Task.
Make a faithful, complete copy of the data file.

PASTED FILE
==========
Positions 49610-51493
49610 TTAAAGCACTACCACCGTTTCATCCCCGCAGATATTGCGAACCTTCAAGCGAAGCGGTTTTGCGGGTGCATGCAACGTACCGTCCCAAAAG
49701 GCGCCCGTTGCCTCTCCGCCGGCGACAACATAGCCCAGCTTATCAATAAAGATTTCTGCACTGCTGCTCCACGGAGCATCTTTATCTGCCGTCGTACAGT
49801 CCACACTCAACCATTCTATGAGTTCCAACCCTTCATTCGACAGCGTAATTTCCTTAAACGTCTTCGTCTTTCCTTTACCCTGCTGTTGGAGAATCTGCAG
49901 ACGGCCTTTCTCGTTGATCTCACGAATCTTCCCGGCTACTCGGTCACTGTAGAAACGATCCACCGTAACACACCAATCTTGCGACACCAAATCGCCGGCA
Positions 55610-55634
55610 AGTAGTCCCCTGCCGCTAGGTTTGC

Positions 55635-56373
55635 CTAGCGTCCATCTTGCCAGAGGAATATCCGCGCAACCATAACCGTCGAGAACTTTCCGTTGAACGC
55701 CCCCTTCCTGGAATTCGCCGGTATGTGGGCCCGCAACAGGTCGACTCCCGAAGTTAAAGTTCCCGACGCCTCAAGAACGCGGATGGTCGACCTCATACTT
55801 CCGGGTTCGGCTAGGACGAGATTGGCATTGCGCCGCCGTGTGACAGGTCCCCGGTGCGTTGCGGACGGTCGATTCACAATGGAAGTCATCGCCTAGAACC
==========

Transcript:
Positions 49610-51493
49610 TTAAAGCACTACCACCGTTTCATCCCCGCAGATATTGCGAACCTTCAAGCGAAGCGGTTTTGCGGGTGCATGCAACGTACCGTCCCAAAAG
49701 GCGCCCGTTGCCTCTCCGCCGGCGACAACATAGCCCAGCTTATCAATAAAGATTTCTGCACTGCTGCTCCACGGAGCATCTTTATCTGCCGTCGTACAGT
49801 CCACACTCAACCATTCTATGAGTTCCAACCCTTCATTCGACAGCGTAATTTCCTTAAACGTCTTCGTCTTTCCTTTACCCTGCTGTTGGAGAATCTGCAG
49901 ACGGCCTTTCTCGTTGATCTCACGAATCTTCCCGGCTACTCGGTCACTGTAGAAACGATCCACCGTAACACACCAATCTTGCGACACCAAATCGCCGGCA
Positions 55610-55634
55610 AGTAGTCCCCTGCCGCTAGGTTTGC

Positions 55635-56373
55635 CTAGCGTCCATCTTGCCAGAGGAATATCCGCGCAACCATAACCGTCGAGAACTTTCCGTTGAACGC
55701 CCCCTTCCTGGAATTCGCCGGTATGTGGGCCCGCAACAGGTCGACTCCCGAAGTTAAAGTTCCCGACGCCTCAAGAACGCGGATGGTCGACCTCATACTT
55801 CCGGGTTCGGCTAGGACGAGATTGGCATTGCGCCGCCGTGTGACAGGTCCCCGGTGCGTTGCGGACGGTCGATTCACAATGGAAGTCATCGCCTAGAACC